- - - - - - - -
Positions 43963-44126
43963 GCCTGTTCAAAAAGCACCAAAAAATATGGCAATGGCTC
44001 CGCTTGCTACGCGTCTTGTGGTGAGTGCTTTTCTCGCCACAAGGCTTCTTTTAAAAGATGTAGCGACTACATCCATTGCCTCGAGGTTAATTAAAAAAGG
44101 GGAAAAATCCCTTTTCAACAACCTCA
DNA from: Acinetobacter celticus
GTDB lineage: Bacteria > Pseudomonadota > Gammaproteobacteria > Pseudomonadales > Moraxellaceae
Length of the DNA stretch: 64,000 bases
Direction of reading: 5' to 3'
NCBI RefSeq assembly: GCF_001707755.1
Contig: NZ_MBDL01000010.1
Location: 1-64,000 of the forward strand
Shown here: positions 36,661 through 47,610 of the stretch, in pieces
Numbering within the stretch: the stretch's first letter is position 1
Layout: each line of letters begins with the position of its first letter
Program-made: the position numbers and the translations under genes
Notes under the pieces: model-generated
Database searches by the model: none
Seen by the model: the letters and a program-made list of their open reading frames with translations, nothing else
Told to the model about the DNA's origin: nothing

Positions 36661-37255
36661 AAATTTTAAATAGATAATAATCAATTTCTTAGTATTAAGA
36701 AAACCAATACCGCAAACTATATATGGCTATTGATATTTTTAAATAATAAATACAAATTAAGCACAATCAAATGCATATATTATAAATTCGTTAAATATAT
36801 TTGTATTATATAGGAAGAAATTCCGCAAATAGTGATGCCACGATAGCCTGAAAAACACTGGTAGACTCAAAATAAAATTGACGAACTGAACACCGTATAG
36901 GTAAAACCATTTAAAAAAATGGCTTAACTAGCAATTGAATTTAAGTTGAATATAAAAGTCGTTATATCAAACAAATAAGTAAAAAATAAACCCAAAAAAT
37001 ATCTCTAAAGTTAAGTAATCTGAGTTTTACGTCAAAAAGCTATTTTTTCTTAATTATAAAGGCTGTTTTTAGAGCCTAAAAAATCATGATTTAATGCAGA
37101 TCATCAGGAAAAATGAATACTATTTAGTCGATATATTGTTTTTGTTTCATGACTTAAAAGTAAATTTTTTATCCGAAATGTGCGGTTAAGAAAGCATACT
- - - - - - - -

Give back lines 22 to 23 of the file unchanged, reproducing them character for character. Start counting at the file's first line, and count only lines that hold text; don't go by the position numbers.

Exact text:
36701 AAACCAATACCGCAAACTATATATGGCTATTGATATTTTTAAATAATAAATACAAATTAAGCACAATCAAATGCATATATTATAAATTCGTTAAATATAT
36801 TTGTATTATATAGGAAGAAATTCCGCAAATAGTGATGCCACGATAGCCTGAAAAACACTGGTAGACTCAAAATAAAATTGACGAACTGAACACCGTATAG